US and European researchers find new MR method for Parkinson's diagnosis

por John R. Fischer, Senior Reporter | September 04, 2019
Alzheimers/Neurology MRI
An MR technique could reduce misdiagnosis of
Parkinson's disease and other related disorders
Researchers in the U.S. and Europe have developed a noninvasive method involving automated MR to diagnose Parkinson’s disease and other related neurodegenerative disorders.

Led by a team at the University of Florida, the study involved 17 MR centers across the U.S., Austria and Germany that recruited 1,002 patients to undergo diffusion-weighted MR scans, a form of imaging that measures how water molecules diffuse in the brain.

“MR is less expensive than other radiotracer-based methods because it does not use a contrast agent or injected drug,” David Vaillancourt, professor and chair of applied physiology and kinesiology and a member of the MBI executive committee, told HCB News. “This would reduce cost if used in clinical practice. Also, diffusion MRI is found as a routine sequence on most current 3 Tesla machines worldwide.”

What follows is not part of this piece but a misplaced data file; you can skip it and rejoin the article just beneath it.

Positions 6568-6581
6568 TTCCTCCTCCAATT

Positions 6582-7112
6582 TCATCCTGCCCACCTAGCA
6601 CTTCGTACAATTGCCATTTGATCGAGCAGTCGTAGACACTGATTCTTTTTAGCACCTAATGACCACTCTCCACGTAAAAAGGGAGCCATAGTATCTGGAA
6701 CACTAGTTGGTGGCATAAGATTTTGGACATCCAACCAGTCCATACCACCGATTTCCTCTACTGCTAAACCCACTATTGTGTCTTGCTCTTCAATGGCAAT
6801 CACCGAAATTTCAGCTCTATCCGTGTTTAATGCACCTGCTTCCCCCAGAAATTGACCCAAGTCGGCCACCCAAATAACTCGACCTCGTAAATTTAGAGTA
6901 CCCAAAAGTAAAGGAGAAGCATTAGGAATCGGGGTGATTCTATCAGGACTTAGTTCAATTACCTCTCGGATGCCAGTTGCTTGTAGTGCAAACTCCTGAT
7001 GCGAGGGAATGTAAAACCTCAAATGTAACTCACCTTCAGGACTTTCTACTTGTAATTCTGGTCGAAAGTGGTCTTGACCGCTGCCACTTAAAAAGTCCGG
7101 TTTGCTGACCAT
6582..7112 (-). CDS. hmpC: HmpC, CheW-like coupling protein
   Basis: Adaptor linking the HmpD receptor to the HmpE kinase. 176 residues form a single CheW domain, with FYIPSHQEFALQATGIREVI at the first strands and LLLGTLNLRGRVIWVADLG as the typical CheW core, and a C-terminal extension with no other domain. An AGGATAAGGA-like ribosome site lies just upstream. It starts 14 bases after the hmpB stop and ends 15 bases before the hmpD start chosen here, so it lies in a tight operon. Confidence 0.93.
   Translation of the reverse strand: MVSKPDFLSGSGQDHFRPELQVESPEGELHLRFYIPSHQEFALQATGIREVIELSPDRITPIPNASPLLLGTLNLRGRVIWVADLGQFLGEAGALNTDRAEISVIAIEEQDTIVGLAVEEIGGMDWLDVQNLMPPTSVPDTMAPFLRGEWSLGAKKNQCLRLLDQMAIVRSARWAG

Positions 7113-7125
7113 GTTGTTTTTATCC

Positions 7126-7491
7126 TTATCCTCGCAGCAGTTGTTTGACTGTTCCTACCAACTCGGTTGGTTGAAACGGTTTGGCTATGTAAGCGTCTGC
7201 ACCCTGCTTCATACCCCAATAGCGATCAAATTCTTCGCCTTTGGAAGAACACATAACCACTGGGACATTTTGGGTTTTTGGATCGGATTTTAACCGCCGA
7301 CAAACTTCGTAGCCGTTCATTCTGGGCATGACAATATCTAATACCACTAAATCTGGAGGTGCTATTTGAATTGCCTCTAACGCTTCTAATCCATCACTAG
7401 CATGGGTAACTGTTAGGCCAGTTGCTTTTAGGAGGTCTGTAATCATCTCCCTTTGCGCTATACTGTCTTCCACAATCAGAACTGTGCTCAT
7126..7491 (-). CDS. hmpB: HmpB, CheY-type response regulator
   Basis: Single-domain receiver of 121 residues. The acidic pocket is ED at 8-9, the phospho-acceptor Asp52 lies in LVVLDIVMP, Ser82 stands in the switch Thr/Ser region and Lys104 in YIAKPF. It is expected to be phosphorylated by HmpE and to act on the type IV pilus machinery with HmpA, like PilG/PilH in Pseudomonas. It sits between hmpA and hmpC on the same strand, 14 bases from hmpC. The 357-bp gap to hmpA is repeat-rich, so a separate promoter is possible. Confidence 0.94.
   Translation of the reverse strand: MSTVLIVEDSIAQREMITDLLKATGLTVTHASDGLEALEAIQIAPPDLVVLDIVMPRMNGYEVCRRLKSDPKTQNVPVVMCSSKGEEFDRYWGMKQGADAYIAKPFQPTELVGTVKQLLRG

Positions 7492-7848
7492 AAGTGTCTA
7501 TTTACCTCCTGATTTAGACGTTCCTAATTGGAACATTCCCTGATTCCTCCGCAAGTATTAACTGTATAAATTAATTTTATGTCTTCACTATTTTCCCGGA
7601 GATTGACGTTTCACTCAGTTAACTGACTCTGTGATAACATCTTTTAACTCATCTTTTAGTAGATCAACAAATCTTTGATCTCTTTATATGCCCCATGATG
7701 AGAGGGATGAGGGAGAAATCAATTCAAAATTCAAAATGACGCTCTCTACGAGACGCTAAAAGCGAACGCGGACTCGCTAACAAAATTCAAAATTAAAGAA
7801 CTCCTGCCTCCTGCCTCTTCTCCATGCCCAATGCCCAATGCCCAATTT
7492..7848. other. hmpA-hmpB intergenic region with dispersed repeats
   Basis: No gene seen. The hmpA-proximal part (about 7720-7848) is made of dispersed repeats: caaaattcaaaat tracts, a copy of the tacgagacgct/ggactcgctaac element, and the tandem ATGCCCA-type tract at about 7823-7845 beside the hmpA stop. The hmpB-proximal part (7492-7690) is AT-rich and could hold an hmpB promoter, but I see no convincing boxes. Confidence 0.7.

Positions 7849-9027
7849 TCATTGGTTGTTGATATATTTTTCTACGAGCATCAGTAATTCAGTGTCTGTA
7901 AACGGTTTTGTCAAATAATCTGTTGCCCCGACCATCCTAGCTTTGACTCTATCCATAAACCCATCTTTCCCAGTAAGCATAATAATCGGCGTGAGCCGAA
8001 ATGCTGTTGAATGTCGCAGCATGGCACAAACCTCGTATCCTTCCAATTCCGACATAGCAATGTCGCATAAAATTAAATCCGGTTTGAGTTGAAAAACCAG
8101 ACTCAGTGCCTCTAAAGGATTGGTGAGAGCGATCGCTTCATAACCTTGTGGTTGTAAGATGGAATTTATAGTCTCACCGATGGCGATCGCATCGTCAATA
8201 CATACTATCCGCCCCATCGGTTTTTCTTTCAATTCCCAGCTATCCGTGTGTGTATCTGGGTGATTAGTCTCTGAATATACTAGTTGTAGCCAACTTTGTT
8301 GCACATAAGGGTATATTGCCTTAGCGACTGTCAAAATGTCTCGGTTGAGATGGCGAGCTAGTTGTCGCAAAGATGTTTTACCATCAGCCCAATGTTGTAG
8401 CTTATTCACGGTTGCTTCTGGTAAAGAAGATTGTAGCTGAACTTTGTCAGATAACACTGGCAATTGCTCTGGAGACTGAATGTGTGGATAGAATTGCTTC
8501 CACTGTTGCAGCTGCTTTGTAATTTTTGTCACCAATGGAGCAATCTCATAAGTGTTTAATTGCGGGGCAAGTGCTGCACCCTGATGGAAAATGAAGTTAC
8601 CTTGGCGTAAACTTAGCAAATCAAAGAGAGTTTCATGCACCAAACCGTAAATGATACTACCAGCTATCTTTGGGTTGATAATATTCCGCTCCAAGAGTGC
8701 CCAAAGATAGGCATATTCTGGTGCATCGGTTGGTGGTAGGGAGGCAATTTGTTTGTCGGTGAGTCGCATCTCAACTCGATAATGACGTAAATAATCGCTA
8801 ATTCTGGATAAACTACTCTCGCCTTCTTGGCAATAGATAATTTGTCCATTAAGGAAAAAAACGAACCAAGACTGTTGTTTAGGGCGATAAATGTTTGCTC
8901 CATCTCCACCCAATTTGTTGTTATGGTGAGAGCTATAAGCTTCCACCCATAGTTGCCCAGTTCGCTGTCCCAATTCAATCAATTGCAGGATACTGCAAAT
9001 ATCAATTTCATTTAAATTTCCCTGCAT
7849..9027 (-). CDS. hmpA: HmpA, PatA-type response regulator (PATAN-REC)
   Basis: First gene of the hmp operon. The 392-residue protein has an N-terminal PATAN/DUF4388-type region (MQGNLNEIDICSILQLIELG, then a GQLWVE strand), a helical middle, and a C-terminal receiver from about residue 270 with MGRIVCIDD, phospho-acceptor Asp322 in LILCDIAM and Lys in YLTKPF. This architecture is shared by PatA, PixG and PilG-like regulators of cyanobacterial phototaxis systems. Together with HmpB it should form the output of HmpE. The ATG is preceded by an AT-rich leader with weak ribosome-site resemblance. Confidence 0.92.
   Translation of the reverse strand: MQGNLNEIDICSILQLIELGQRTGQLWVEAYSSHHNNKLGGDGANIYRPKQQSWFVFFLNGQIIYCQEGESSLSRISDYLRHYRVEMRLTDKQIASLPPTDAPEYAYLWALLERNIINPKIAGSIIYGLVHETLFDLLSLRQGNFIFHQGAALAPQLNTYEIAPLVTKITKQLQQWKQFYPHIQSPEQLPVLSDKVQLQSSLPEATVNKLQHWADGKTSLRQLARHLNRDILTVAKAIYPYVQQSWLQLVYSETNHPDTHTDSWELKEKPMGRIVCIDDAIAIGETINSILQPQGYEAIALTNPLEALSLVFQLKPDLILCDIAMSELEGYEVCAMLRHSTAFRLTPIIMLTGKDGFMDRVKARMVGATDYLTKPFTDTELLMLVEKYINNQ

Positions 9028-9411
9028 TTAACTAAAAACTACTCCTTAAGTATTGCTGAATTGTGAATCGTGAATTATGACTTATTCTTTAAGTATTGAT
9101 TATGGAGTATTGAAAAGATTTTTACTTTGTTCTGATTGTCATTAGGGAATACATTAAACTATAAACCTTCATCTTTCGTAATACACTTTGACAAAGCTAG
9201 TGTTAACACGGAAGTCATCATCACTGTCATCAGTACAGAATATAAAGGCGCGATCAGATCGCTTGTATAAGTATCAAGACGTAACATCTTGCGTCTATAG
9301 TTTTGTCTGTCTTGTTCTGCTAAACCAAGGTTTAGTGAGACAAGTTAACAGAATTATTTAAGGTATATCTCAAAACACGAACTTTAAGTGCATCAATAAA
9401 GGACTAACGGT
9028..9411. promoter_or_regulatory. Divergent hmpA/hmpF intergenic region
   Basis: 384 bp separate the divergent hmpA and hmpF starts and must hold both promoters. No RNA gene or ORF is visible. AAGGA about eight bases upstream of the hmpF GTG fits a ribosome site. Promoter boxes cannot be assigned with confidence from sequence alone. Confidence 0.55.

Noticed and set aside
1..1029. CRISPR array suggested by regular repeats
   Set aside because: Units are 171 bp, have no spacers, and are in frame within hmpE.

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Accurately diagnosing Parkinson’s and related disorders such as multiple system atrophy and progressive supranuclear palsy is challenging, due to shared and overlapping motor and non-motor symptoms. Accuracy for early Parkinson’s diagnosis is about 58 percent, with more than half of misdiagnosed patients in reality suffering from atrophy or progressive supranuclear palsy.

The authors chose diffusion-weighted MR imaging as a medium, due to it being adept at identifying the occurrence of neurodegeneration, and found its use as an automated method to be effective in turning out a differential diagnosis of various forms of Parkinson’s.

Vaillancourt says that part of the objective is to reduce the number of misdiagnosed cases for such conditions, each of which require unique treatment options and different medications.

“I see this method benefiting neurology and radiology for differentiating Parkinson's disease from other forms of Parkinsonism," he said. "It could also benefit clinical trials studying these disorders, since misdiagnosis can be a factor in clinical trials testing new therapies.”

The findings were published in The Lancet Digital Health.

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